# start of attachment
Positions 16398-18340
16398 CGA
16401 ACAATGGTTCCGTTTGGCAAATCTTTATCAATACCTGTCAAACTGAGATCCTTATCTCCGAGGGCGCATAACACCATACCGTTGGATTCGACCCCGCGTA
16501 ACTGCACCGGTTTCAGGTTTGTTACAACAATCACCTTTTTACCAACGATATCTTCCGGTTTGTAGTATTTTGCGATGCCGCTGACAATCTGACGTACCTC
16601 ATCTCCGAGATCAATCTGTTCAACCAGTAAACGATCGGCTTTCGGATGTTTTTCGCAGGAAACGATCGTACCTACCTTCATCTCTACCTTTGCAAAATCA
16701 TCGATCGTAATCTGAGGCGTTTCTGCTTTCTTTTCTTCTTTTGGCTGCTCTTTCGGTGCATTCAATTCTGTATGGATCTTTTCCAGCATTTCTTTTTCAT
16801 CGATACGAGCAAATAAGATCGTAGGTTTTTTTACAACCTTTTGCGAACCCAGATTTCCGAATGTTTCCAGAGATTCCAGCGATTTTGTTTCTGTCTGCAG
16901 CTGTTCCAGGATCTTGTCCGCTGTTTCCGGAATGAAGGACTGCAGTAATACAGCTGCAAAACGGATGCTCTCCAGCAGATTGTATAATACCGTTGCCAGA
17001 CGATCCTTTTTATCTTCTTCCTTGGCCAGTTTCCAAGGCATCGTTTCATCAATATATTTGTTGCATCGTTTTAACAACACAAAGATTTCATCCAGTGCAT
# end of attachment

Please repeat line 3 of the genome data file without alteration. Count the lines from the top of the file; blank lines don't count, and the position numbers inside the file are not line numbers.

16401 ACAATGGTTCCGTTTGGCAAATCTTTATCAATACCTGTCAAACTGAGATCCTTATCTCCGAGGGCGCATAACACCATACCGTTGGATTCGACCCCGCGTA